It seems that each time we open a newspaper we are assailed with stories of marijuana’s ability to rescue state economies and its power to heal. But little if any data is included about what actually is happening in states that have legalized the drug. Idahoans deserve to know what outcomes this social experiment has produced so far.
Last June, Gov. Butch Otter signed an agreement designed to finally put in place a set of comprehensive mental health services for the children of Idaho. The plan to create these services is known as the Children’s Mental Health Reform. As we did last year, we commend Gov. Otter for taking this visionary step. Now Idaho needs to keep the ball rolling. We call on Gov. Otter and the Legislature to fund the reform this year and put enough resources in the budget to make sure that the plan becomes a reality.
August is National Immunization Awareness Month, highlighting the important role of vaccinations in protecting yourself and the community. One of the various vaccines recommended by health officials is the flu vaccine. With the new flu season quickly approaching, many Idahoans might question whether it’s worth the trouble to get this annual vaccine.
One can only marvel that our elected, business and civic leaders could actually take pride in their three-quarters-of-a-million-dollar expenditure for legal fees during their recent effort to deny citizens of the Greater Boise Auditorium District the right to vote on financing an expansion.
In April, Matt Peters (on behalf of third-year Idaho students at the University of Washington School of Medicine) submitted a Guest Opinion describing the important issues regarding the physician shortage in Idaho, expansion of medical-student and resident-training programs in the state, and the possibility of a private, for-profit Idaho College of Osteopathic Medicine. As Peters mentioned, the issues and opinions surrounding the college and its potential founding have been both complex and impassioned. As an Idaho medical student attending the University of Utah, I would like to add my sentiment to the conversation.
As I marvel at the daily progress of the City Center Plaza/Boise Centre construction, I tip my hat to the many leaders in our community who have been champions of expanding the Boise Centre and growing the economic impact of meetings and conventions here for nearly 20 years.
A legislative working group recently held hearings regarding whether to amend an Idaho statute that protects parents who choose prayer over allopathic medicine. The issue gained considerable media attention when Dan Sevy, a leader of the Followers of Christ church, testified that “medicine is a product from Satan” and promised to resist any changes to the law.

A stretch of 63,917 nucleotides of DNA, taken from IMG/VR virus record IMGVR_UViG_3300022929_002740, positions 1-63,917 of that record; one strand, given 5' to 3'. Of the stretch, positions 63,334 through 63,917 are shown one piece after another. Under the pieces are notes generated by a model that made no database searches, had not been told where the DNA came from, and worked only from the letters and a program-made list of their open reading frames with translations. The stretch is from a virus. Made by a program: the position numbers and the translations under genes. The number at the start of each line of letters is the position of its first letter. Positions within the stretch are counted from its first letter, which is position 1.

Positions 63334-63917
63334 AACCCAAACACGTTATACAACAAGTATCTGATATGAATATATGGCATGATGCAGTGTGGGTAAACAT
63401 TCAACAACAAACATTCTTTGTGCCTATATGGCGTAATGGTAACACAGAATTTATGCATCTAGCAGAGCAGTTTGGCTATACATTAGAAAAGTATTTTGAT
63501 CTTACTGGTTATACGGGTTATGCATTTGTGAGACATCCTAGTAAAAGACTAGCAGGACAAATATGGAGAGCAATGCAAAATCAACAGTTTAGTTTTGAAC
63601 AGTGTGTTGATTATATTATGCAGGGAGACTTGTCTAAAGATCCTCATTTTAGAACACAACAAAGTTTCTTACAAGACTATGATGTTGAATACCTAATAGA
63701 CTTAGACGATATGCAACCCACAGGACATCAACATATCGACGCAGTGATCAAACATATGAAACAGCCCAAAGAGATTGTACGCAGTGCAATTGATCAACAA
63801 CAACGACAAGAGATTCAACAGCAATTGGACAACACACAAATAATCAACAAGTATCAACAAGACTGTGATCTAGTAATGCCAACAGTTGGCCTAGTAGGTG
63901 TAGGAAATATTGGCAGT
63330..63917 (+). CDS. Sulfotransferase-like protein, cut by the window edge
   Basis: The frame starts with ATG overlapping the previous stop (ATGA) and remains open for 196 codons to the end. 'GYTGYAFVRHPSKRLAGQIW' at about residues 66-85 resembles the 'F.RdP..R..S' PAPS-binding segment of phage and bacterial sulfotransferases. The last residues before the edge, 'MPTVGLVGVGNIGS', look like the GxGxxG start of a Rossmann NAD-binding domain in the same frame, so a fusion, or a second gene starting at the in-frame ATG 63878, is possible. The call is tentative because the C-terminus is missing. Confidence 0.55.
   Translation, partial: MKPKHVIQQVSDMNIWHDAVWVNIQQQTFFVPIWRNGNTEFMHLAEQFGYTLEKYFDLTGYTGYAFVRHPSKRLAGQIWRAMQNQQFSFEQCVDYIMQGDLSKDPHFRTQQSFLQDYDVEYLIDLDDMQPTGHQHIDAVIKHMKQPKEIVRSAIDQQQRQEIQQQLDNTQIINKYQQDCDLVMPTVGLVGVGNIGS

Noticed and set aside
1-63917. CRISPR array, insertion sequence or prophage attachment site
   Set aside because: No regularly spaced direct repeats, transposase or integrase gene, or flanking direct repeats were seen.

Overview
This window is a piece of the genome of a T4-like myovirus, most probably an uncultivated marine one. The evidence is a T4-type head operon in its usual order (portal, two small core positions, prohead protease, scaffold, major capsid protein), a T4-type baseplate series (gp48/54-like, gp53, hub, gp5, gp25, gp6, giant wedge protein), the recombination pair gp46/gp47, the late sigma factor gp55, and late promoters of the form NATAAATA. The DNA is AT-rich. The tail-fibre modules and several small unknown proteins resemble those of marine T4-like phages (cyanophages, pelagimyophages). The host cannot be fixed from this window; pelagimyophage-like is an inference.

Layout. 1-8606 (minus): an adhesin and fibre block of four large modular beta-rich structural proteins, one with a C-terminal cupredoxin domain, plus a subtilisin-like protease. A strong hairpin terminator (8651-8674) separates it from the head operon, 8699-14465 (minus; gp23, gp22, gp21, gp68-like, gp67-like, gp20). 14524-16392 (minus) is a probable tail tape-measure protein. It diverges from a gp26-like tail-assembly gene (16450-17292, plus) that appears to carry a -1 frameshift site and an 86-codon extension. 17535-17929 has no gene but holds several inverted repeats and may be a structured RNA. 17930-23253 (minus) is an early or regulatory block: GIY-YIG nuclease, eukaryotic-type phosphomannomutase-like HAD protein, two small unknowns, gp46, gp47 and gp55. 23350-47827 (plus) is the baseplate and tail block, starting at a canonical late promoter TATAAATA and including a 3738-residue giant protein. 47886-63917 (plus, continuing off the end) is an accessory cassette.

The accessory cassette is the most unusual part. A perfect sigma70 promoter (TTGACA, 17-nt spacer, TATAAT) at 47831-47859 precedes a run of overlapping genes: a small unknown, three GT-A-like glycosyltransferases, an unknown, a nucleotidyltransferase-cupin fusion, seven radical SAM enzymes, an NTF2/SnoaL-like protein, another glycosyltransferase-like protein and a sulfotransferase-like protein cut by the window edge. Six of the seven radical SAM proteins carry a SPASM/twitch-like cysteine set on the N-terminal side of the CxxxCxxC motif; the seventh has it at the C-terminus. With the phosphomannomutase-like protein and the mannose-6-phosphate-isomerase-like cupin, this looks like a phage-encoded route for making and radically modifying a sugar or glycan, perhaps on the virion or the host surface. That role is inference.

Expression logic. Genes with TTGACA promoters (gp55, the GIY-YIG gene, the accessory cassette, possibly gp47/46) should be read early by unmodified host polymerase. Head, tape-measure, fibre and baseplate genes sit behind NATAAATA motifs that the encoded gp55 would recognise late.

The deteriorating health of Western sagebrush landscapes has sparked an unprecedented and proactive partnership to conserve the uniquely American habitat that supports the greater sage grouse and 350 other species, outdoor recreation, ranching and other traditional land uses. Recently, some public opinion has suggested that livestock grazing may be incompatible with conserving the sagebrush ecosystem, specifically sage grouse habitat.
Boise has a shortage of 8,200 units of affordable housing for its very low-income citizens. That seems like a staggering number. There’s a lot of housing to build and a lot of change Boise’s neighborhoods will see. And, it’s change for the better.
Looking back fondly at my 40-year career, one of the most memorable experiences was my time at the Department of Energy’s Idaho site and the people I worked with. Returning after 13 years, I’m impressed not only with the visible cleanup progress that’s been achieved, but the emphasis and true adherence to the safety culture that’s been established and embraced by the 1,700 employees that currently make up the Idaho Cleanup Project.
Have you looked at your bank or credit union statement recently? Not too many years ago you would have been earning 3 to 4 percent interest. Now savings accounts, 401(k) and pension plans are returning little or nothing. Essentially zero after inflation. So what has caused this decline in investment and retirement income? If you guessed “global warming,” it would be wrong, although a lot of people would have agreed with you. Global warming seems to get credit for much of the ills of our society. But if you guessed that it is caused by the nearly $20 trillion national debt, you would be spot on. Here’s why.
Most Idahoans would be immediately skeptical of someone who claimed that they were going to do 10 times their normal amount of work in less than one-third of the time. If such a thing was even possible, then the quality of the work would surely suffer.
On Sunday the Statesman published commentaries by Bill Manny of the Statesman and Carolyn Lukensmeyer of the National Institute of Civil Discourse about promoting civil discourse in Idaho politics and more generally in our society.